The Janet Yellen era officially began with the new Fed chair's swearing in at the central bank Monday morning. But Yellen's real challenges start next week, when she faces the House Financial Services Committee on Tuesday and the Senate Banking Committee on Thursday.
The House appearance will mark her first major public comments as the newly installed head of the world's most powerful financial institution. Yellen will certainly face pointed questions on monetary policy and the central bank's plans to continue drawing down stimulus, even in the face of the emerging markets selloff and mixed U.S. economic data.
The deeply experienced economist and central banker should have little trouble handling these policy questions. She's expected to stress that the Fed is following no preset course and could pause the tapering process at any time if conditions warrant.
But Yellen will also face mostly hostile Republicans, led by Financial Services Committee Chairman Jeb Hensarling, R-Texas, who wants to reduce the power of the Fed and open it up to further inspection by Congress.
Hensarling is expected to introduce legislation later this year that would make changes to the structure of the institution. Any such effort, should it clear the House, would face near certain failure in the Democratic Senate. But Yellen's performance before House Republicans will help determine how much momentum Fed bashers can generate. And there is no guarantee the Senate will remain in Democratic hands following the 2014 midterm elections.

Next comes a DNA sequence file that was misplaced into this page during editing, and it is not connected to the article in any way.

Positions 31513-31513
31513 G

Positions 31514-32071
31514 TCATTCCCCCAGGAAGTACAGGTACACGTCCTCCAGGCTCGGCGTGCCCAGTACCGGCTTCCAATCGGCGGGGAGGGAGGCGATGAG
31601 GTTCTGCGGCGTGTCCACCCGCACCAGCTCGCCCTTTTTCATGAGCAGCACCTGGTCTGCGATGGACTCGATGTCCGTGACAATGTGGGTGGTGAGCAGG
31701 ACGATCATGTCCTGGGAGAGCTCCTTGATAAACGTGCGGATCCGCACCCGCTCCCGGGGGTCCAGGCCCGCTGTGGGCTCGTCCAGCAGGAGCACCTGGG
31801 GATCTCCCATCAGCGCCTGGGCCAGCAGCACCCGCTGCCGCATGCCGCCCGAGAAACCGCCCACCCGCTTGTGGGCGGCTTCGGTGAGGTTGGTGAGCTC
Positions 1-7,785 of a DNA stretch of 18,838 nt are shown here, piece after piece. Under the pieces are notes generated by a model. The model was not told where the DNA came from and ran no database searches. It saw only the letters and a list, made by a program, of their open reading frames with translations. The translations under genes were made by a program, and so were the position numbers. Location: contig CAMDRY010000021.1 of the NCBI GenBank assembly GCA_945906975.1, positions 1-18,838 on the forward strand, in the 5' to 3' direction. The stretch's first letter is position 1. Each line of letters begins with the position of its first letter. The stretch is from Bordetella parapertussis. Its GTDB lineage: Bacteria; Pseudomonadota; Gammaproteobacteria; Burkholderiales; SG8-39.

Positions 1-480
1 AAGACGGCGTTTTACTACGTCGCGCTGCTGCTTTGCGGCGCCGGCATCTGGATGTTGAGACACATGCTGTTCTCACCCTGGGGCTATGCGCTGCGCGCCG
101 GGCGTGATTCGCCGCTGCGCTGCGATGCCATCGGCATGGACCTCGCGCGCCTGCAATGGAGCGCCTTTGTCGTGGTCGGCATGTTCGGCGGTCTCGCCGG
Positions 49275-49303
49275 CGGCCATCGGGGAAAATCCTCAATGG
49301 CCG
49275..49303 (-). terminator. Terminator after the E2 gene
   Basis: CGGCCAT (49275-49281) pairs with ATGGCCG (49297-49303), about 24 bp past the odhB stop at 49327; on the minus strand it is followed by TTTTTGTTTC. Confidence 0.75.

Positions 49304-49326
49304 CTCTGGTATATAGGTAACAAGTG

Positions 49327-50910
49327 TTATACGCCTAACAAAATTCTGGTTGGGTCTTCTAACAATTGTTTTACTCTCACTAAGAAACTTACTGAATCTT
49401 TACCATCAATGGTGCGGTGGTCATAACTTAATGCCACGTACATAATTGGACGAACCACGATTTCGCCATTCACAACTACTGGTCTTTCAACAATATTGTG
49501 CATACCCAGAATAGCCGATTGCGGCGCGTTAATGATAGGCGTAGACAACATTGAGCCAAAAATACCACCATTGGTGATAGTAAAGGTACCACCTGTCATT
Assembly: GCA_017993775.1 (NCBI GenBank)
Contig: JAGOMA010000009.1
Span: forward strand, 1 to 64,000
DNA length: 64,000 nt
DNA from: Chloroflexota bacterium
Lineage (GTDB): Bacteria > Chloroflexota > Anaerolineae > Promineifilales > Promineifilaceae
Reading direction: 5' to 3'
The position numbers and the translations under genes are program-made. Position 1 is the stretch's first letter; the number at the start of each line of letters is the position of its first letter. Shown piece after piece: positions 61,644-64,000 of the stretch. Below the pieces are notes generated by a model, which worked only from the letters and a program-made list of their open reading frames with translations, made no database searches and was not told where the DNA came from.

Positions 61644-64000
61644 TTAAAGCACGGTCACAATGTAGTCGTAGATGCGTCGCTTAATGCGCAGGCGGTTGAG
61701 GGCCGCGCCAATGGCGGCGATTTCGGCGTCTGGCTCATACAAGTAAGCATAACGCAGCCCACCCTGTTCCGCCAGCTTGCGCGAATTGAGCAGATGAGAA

The Senate Banking hearing next Thursday should be friendlier. But there are plenty of Republicans on the panel, including Mike Crapo (Idaho), Richard Shelby (Alabama) and Bob Corker (Tennessee). They'll will press Yellen on Fed transparency and the impact of the quantitative easing campaign on asset prices and possibly wealth disparity. Many Republicans view the Fed's policies as an opportunity to deflect charges that the GOP is mostly to blame for growing income inequality.
The next big test comes March 19 at the close of the central bank's policy meeting, when Yellen holds her first press conference. While the new Fed chair has done plenty of public speaking and handled question-and-answer sessions after events, those are quite different than full-dress press conferences with Wall Street and the rest of the world hanging on every word.
One senior Democrat recalled in a recent interview how many assumed that Tim Geithner, then the new Treasury secretary, was so smart and experienced at the New York Fed that his first press conference—during the height of the financial crisis—would be a breeze.
It was instead an abject disaster, with Geithner appearing to many like a deer in headlights.
"No matter how smart and talented and agile you are, it takes some time to get good at this kind of stuff," the senior Democrat said. "She will probably be fine, but it's never a guarantee."
(Read more: Don't call me 'chairwoman,' Yellen says)